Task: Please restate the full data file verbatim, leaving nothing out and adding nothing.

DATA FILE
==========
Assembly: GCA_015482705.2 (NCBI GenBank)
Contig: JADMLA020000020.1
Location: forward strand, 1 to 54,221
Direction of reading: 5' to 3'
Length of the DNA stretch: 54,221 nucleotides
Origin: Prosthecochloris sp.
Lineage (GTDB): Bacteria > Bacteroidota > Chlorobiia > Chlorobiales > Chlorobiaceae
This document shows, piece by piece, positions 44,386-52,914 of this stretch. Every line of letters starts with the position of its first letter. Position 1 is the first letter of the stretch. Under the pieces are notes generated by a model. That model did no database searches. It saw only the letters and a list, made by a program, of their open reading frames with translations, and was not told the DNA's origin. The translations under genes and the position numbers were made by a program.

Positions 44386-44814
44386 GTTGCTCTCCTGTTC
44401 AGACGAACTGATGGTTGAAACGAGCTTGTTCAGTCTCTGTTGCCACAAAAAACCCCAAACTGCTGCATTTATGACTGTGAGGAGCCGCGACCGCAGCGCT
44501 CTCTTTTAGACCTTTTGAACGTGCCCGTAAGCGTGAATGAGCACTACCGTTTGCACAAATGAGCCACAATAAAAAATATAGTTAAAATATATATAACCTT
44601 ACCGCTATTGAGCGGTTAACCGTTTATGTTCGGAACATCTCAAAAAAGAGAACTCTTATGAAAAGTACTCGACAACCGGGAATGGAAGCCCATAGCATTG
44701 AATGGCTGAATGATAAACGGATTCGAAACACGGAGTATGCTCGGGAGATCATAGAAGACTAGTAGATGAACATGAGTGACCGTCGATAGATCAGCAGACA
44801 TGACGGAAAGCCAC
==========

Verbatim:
Assembly: GCA_015482705.2 (NCBI GenBank)
Contig: JADMLA020000020.1
Location: forward strand, 1 to 54,221
Direction of reading: 5' to 3'
Length of the DNA stretch: 54,221 nucleotides
Origin: Prosthecochloris sp.
Lineage (GTDB): Bacteria > Bacteroidota > Chlorobiia > Chlorobiales > Chlorobiaceae
This document shows, piece by piece, positions 44,386-52,914 of this stretch. Every line of letters starts with the position of its first letter. Position 1 is the first letter of the stretch. Under the pieces are notes generated by a model. That model did no database searches. It saw only the letters and a list, made by a program, of their open reading frames with translations, and was not told the DNA's origin. The translations under genes and the position numbers were made by a program.

Positions 44386-44814
44386 GTTGCTCTCCTGTTC
44401 AGACGAACTGATGGTTGAAACGAGCTTGTTCAGTCTCTGTTGCCACAAAAAACCCCAAACTGCTGCATTTATGACTGTGAGGAGCCGCGACCGCAGCGCT
44501 CTCTTTTAGACCTTTTGAACGTGCCCGTAAGCGTGAATGAGCACTACCGTTTGCACAAATGAGCCACAATAAAAAATATAGTTAAAATATATATAACCTT
44601 ACCGCTATTGAGCGGTTAACCGTTTATGTTCGGAACATCTCAAAAAAGAGAACTCTTATGAAAAGTACTCGACAACCGGGAATGGAAGCCCATAGCATTG
44701 AATGGCTGAATGATAAACGGATTCGAAACACGGAGTATGCTCGGGAGATCATAGAAGACTAGTAGATGAACATGAGTGACCGTCGATAGATCAGCAGACA
44801 TGACGGAAAGCCAC